Jason Sloan: Deluge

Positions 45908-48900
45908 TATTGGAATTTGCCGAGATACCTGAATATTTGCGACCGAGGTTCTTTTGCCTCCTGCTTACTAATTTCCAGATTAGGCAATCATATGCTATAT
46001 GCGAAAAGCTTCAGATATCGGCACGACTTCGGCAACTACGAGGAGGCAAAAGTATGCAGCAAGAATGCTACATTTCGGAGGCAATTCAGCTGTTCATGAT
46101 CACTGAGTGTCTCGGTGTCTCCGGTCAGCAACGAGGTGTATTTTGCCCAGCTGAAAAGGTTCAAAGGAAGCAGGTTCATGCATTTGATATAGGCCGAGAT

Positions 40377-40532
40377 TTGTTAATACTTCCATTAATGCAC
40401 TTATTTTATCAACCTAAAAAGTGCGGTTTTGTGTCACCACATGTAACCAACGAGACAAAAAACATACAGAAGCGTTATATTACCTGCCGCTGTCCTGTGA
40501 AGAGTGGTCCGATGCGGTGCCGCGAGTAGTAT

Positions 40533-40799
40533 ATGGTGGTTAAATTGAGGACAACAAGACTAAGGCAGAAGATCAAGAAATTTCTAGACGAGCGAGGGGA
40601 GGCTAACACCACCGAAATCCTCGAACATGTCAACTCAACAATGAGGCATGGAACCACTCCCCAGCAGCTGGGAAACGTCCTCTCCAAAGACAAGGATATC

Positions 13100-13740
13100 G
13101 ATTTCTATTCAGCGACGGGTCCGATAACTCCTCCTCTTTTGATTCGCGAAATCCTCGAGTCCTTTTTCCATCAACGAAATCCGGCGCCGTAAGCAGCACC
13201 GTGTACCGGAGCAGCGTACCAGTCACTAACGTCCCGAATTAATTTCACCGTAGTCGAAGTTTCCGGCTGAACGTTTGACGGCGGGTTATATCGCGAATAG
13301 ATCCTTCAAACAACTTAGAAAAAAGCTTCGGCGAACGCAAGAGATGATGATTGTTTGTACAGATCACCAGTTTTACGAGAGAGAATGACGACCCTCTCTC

It would be hard to identify where Jason Sloan was heading while his live album Deluge (72’54”) was being realized. He seems to have been moving somewhere through the world, but was by no means showing any attachment to it. Gesturing toward profound themes Deluge is a premonition of a coming darkness – a retreat from its mounting inundation. In a beautifully calibrated performance Sloan manages a slow acceleration. The three contiguous tracks of the studio concert, plus the additional title track, arouse in us a theater of the mind – generated by the machinery of the brain. Disassembled forms are charged with electronic expression, and slowly shift in a haze of hovering tones. Full of a ceaseless turbulence and bottomless ambiguity Deluge is a music without climaxes, and runs scarcely out of control. Ethereal synthesized melodies gradually move the listener into a pensive space, while crackling short wave radio clips faintly emanate from some hidden realm. The occasional appearance of soft rustling rhythms provides a rather muted, twilit, dusky feel – elegantly simple, yet lit with a benign foreboding. In contrast to the luminous flow of spacey synthesized voice and string beds Sloan adds well-placed notes of delicate digital distortion into the mix at unpredictable intervals. These raw-nerve sounds connect Sloan to the moment as the whirlwind of his live music expands and recedes. If time has a shape the emanations found on Deluge represent its vague contour. Traveling into the gray sphere of 21st century life this work resolves in a lessening of tension – telling us that the future is all around us… waiting to be shaped.